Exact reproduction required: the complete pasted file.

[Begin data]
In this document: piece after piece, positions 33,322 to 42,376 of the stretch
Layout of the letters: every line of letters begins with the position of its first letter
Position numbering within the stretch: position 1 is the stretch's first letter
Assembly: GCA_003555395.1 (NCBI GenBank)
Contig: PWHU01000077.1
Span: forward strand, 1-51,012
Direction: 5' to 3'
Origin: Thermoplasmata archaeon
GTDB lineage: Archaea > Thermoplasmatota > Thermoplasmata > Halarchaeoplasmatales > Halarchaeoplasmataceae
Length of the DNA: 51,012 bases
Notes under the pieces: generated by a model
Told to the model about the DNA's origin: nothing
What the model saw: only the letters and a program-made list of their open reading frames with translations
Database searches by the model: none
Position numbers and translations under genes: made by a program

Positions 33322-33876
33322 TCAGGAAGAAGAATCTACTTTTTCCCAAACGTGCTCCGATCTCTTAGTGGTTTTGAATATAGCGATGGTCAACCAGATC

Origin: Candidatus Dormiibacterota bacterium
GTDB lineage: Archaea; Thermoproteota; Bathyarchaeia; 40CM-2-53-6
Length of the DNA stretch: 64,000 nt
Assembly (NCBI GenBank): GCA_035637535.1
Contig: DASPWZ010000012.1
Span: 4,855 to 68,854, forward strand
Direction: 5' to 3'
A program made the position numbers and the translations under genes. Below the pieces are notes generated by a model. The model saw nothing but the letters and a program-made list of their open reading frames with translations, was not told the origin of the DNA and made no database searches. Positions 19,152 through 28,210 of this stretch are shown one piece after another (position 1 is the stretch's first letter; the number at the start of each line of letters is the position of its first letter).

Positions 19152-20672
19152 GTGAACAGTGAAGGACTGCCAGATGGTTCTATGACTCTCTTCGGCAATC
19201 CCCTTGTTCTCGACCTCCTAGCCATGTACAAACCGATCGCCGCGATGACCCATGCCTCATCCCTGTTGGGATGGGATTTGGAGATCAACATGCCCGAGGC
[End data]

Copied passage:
In this document: piece after piece, positions 33,322 to 42,376 of the stretch
Layout of the letters: every line of letters begins with the position of its first letter
Position numbering within the stretch: position 1 is the stretch's first letter
Assembly: GCA_003555395.1 (NCBI GenBank)
Contig: PWHU01000077.1
Span: forward strand, 1-51,012
Direction: 5' to 3'
Origin: Thermoplasmata archaeon
GTDB lineage: Archaea > Thermoplasmatota > Thermoplasmata > Halarchaeoplasmatales > Halarchaeoplasmataceae
Length of the DNA: 51,012 bases
Notes under the pieces: generated by a model
Told to the model about the DNA's origin: nothing
What the model saw: only the letters and a program-made list of their open reading frames with translations
Database searches by the model: none
Position numbers and translations under genes: made by a program

Positions 33322-33876
33322 TCAGGAAGAAGAATCTACTTTTTCCCAAACGTGCTCCGATCTCTTAGTGGTTTTGAATATAGCGATGGTCAACCAGATC

Origin: Candidatus Dormiibacterota bacterium
GTDB lineage: Archaea; Thermoproteota; Bathyarchaeia; 40CM-2-53-6
Length of the DNA stretch: 64,000 nt
Assembly (NCBI GenBank): GCA_035637535.1
Contig: DASPWZ010000012.1
Span: 4,855 to 68,854, forward strand
Direction: 5' to 3'
A program made the position numbers and the translations under genes. Below the pieces are notes generated by a model. The model saw nothing but the letters and a program-made list of their open reading frames with translations, was not told the origin of the DNA and made no database searches. Positions 19,152 through 28,210 of this stretch are shown one piece after another (position 1 is the stretch's first letter; the number at the start of each line of letters is the position of its first letter).

Positions 19152-20672
19152 GTGAACAGTGAAGGACTGCCAGATGGTTCTATGACTCTCTTCGGCAATC
19201 CCCTTGTTCTCGACCTCCTAGCCATGTACAAACCGATCGCCGCGATGACCCATGCCTCATCCCTGTTGGGATGGGATTTGGAGATCAACATGCCCGAGGC